A 2018 photo from a TIRRC demonstration. (Photo: Jon Dragonette/TIRRC Facebook)
Immigrants and new Americans made up a large portion of essential workers during the pandemic, and Tennessee immigrant advocates joined a nationwide effort urging Congress to create an easier path to citizenship.
Tennessee Immigrant and Refugee Rights Coalition (TIRRC) held a rally Tuesday night to call on representatives and senators to promote the interests of thousands of immigrants on a federal level.
The rally was a part of the nationwide movement, March to Victory: Relay Across America, seeking permanent protections and paths to citizenship for 11 million undocumented immigrants. Approximately 7,000 DACA recipeints live in Tennessee, and undocumented workers comprised 3% of Tennessee’s workforce in 2016.
TIRRC spokesperson Judith Clerjeune noted that President Joe Biden’s election and Democrats gaining seats in the House and Senate have created a scenario where immigrant-rights activists are more hopeful than they’ve been in years that meaningful legislation will pass, but major obstacles still exist.
Democrats do not have enough votes to overcome a possible filibuster, which is why activists are hoping to gain support from Republican lawmakers, adding that Tennessee Republicans need to represent the interests of all Tennesseans.
“This is beyond a partisan issue, this is for the people,” said Clerjeune.
At the rally, immigrant activists spoke of their experiences as essential workers, noting that they represented an important part of the economy but were barred from federal aid, such as the CARES Act. Local governments distributed CARES Act funds to residents and could decide whether or not to require a social security number.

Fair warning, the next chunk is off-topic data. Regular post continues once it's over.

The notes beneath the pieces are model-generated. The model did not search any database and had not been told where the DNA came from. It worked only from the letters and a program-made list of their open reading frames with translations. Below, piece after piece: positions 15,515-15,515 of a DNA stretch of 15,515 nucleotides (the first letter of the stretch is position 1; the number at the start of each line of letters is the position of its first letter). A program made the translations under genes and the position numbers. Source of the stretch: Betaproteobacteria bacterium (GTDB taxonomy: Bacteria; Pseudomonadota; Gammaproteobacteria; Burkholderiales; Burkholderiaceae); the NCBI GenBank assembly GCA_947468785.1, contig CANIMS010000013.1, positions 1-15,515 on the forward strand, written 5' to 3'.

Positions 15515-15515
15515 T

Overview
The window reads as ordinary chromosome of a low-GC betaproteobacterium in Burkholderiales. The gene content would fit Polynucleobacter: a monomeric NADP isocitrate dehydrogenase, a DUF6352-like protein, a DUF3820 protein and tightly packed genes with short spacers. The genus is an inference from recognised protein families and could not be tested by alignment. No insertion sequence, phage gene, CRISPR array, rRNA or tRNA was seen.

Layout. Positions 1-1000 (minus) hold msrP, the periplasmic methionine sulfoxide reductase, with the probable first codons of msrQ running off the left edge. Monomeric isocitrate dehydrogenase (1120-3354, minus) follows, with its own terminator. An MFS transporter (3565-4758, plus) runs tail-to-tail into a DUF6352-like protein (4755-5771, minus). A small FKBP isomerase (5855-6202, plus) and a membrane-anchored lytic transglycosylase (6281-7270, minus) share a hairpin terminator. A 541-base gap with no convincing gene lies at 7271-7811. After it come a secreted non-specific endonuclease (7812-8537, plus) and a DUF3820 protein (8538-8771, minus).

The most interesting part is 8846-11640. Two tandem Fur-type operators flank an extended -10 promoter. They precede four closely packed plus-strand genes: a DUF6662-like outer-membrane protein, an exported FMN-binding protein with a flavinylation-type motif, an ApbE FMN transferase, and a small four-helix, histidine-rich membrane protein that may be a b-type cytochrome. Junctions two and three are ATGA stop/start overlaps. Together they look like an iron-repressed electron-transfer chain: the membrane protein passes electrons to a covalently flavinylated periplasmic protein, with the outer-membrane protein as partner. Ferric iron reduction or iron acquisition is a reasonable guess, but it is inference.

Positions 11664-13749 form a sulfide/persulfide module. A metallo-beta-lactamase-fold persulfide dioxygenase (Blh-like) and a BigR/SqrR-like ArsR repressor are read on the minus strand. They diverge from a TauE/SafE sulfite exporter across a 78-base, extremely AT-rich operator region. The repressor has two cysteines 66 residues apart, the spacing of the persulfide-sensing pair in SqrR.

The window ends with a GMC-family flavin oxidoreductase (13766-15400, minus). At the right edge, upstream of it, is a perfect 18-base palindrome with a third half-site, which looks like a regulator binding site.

Arturo Salomon Reyes, a Murfreesboro resident who came from Veracruz as a child, said he and his elderly parents continued to work in manual labor despite the risk of being exposed to COVID-19.
“The fear of being infected did not stop those who kept this country afloat,” said Salomon.
He and his parents have worn the title of essential workers as a badge of pride, but Salomon now calls on Congress to return the favor by allowing him to finally become a citizen after decades of living in the U.S.
“We are here to stay because this country is our home, and from here we will not go,” he added.
Activists are also calling on Rep. Jim Cooper to push immigrant relief and to condemn anti-immigrant legislation promoted by U.S. Sen. Marsha Blackburn, who has opposed sanctuary cities.
“It is our moral duty as a country to take care of people, to make sure they have what they need, including a path to citizenship,” said Clerjeune.
TIRRC will host another rally in Memphis on Thursday.
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